The ASP informed us that they had taken the usual security precautions including SSL, firewalls, and patched systems. Their Web application security program called for annual Web application vulnerability assessments during which holes are identified and reports generated. The developers and security staff resolved the issues within a reasonable amount of time and business continued. As is common in most e-commerce operations, the security impact of weekly code updates was an unknown. With every new line of code, the risk of introducing new vulnerabilities increased, as did the possibility to jeopardize the entire system. Also, the accuracy of last assessment report decayed each week after its completion until it became useless.
At the time WhiteHat stepped in, the ASP was about 90 days and 12 code pushes since its last assessment--more than enough time for new issues to be introduced, and perhaps a few missed issues from the previous assessment to come to light. With the team’s browsers ready to go, the starting URL was called out and the speed typing commenced. Everyone was feverishly going for the quick XSS win. In usual fashion, everyone went after the search box, but to no avail. Someone at the ASP had found and closed that issue long ago. Any place that echoes user-supplied data will do.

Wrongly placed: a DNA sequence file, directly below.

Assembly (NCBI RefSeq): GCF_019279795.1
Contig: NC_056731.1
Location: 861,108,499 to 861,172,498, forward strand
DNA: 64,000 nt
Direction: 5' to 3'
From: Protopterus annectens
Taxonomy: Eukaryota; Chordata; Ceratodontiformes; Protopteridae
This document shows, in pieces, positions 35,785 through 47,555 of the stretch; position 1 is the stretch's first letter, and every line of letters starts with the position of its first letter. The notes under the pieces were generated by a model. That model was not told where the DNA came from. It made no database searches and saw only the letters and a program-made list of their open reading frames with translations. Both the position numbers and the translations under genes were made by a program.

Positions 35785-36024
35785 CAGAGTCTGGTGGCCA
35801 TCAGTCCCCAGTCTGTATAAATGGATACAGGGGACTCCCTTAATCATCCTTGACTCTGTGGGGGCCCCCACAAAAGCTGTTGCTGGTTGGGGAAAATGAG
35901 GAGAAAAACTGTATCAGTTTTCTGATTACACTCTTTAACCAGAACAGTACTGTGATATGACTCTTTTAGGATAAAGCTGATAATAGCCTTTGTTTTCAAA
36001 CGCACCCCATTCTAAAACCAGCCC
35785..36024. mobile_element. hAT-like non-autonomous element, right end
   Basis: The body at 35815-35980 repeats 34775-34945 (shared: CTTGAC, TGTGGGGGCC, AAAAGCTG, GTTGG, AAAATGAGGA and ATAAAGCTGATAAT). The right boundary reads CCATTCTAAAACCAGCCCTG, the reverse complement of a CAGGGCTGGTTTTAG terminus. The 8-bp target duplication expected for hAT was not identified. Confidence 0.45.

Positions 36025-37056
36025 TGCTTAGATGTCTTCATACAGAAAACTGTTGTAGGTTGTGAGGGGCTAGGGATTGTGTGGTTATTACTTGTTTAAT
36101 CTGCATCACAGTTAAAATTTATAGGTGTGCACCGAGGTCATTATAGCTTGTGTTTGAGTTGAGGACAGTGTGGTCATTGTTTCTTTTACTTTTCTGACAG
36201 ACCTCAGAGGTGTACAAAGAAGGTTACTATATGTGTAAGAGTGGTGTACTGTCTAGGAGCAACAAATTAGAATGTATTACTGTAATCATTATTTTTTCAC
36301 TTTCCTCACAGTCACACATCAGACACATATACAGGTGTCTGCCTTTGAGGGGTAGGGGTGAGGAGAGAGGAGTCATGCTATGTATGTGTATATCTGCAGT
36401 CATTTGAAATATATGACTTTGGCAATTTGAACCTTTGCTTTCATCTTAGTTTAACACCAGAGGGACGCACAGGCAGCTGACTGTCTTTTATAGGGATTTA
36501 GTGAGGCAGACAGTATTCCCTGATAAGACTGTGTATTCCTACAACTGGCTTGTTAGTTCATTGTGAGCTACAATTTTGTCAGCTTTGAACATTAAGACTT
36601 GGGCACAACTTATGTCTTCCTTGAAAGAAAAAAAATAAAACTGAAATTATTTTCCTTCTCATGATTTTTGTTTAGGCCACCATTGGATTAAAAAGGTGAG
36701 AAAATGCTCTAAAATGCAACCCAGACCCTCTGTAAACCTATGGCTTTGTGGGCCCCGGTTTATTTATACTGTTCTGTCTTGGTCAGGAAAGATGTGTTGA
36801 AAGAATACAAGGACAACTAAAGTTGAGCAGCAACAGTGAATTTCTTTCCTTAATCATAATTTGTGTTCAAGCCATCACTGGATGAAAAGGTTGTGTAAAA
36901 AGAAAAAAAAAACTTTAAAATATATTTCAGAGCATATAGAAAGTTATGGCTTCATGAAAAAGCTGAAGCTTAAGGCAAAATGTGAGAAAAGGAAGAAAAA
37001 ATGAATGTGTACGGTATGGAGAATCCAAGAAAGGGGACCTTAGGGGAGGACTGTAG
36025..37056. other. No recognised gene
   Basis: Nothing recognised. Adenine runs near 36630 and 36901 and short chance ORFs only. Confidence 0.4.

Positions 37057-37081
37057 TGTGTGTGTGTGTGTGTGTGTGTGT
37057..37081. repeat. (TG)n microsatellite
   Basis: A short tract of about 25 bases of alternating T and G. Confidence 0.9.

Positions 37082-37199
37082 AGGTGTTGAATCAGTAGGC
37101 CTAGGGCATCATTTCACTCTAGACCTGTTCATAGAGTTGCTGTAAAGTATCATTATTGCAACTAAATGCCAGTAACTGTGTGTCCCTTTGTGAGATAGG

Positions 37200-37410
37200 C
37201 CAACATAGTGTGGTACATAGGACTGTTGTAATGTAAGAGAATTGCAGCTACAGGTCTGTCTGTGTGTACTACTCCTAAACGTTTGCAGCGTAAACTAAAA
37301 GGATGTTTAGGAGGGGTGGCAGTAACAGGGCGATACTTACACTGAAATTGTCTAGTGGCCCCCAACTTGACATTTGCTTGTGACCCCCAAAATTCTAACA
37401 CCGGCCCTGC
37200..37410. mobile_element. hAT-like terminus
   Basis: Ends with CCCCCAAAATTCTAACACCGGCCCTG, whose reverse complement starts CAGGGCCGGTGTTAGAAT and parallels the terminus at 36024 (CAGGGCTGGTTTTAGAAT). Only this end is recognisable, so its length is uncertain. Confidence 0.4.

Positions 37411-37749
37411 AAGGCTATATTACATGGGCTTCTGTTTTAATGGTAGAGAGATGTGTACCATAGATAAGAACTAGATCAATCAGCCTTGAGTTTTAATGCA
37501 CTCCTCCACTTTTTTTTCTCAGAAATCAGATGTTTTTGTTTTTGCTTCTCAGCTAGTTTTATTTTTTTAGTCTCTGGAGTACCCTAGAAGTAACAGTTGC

At roughly 30 seconds in, Theodore “T.C” Niedzialkowski (Senior WhiteHat Security Engineer), with fists in the air, shouted “scripting!,” as in Cross-Site Scripting. T.C. was quick to the spot that has to be the second most common location for XSS, the “Not Found” page. Many 404 handlers do not properly HTML encode the URL before echoing a user’s request was not found. With the first contest over, Bill Pennington (WhiteHat vice president of services) and I, not wanting to be shutout, began the hunt for a high severity issue.
WhiteHat’s Security Operations Team is NOT comprised of the Swordfish movie, Hollywood-style hackers who hack by 3D Auto-Cad. We are not the types to resort to script kiddie tools. The fact of the matter is that most scanners simply do not work fast enough on custom websites anyway, and they absolutely cannot identify complex logical flaws, at least not without massive upfront configuration. And, they certainly will not provide results within our timeframe of a few minutes. Most of the time someone will claim victory using Firefox, an HTTP proxy, and their gray matter.
Five minutes into the hunt the silence became eerie. No one was saying a word. Instead, we were all immersed in concentration, which meant that no one had yet hit pay dirt. Several of us were finding easy Information Leakage issues through which the system revealed internal paths and software version numbers in error messages and HTML comments. These are issues worth disclosing, but certainly not high severity issues. We tried testing credit card numbers, flipping product IDs, and swapping template parameter values, but nothing was working. There was no login to the system either, just a simple sessioning system for product purchasing. Not much to work with, and I was running out of application functionality real estate. I would have to start tracking back over my work. Someone had done good work on this system.